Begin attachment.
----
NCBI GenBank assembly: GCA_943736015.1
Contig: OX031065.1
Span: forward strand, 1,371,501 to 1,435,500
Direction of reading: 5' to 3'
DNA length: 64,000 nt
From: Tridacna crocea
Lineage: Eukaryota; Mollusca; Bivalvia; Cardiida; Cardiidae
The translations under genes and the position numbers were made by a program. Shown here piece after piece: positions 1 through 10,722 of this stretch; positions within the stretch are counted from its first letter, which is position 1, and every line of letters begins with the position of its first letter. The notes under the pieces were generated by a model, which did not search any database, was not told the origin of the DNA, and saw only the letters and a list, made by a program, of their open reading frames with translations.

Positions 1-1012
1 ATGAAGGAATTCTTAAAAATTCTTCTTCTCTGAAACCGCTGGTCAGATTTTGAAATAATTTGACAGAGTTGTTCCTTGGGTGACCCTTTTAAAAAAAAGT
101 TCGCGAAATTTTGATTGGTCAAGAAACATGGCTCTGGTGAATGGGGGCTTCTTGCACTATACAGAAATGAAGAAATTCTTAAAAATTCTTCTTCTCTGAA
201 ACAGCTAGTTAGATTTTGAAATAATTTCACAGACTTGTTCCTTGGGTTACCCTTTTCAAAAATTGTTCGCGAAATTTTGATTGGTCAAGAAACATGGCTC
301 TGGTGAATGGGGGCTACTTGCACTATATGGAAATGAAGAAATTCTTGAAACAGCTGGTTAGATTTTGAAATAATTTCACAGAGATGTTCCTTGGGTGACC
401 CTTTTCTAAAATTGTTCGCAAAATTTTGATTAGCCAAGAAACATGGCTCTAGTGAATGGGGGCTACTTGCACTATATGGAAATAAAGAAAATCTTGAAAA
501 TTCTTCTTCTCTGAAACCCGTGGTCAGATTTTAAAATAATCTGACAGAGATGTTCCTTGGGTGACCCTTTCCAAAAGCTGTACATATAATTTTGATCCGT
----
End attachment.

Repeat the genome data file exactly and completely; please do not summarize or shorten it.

NCBI GenBank assembly: GCA_943736015.1
Contig: OX031065.1
Span: forward strand, 1,371,501 to 1,435,500
Direction of reading: 5' to 3'
DNA length: 64,000 nt
From: Tridacna crocea
Lineage: Eukaryota; Mollusca; Bivalvia; Cardiida; Cardiidae
The translations under genes and the position numbers were made by a program. Shown here piece after piece: positions 1 through 10,722 of this stretch; positions within the stretch are counted from its first letter, which is position 1, and every line of letters begins with the position of its first letter. The notes under the pieces were generated by a model, which did not search any database, was not told the origin of the DNA, and saw only the letters and a list, made by a program, of their open reading frames with translations.

Positions 1-1012
1 ATGAAGGAATTCTTAAAAATTCTTCTTCTCTGAAACCGCTGGTCAGATTTTGAAATAATTTGACAGAGTTGTTCCTTGGGTGACCCTTTTAAAAAAAAGT
101 TCGCGAAATTTTGATTGGTCAAGAAACATGGCTCTGGTGAATGGGGGCTTCTTGCACTATACAGAAATGAAGAAATTCTTAAAAATTCTTCTTCTCTGAA
201 ACAGCTAGTTAGATTTTGAAATAATTTCACAGACTTGTTCCTTGGGTTACCCTTTTCAAAAATTGTTCGCGAAATTTTGATTGGTCAAGAAACATGGCTC
301 TGGTGAATGGGGGCTACTTGCACTATATGGAAATGAAGAAATTCTTGAAACAGCTGGTTAGATTTTGAAATAATTTCACAGAGATGTTCCTTGGGTGACC
401 CTTTTCTAAAATTGTTCGCAAAATTTTGATTAGCCAAGAAACATGGCTCTAGTGAATGGGGGCTACTTGCACTATATGGAAATAAAGAAAATCTTGAAAA
501 TTCTTCTTCTCTGAAACCCGTGGTCAGATTTTAAAATAATCTGACAGAGATGTTCCTTGGGTGACCCTTTCCAAAAGCTGTACATATAATTTTGATCCGT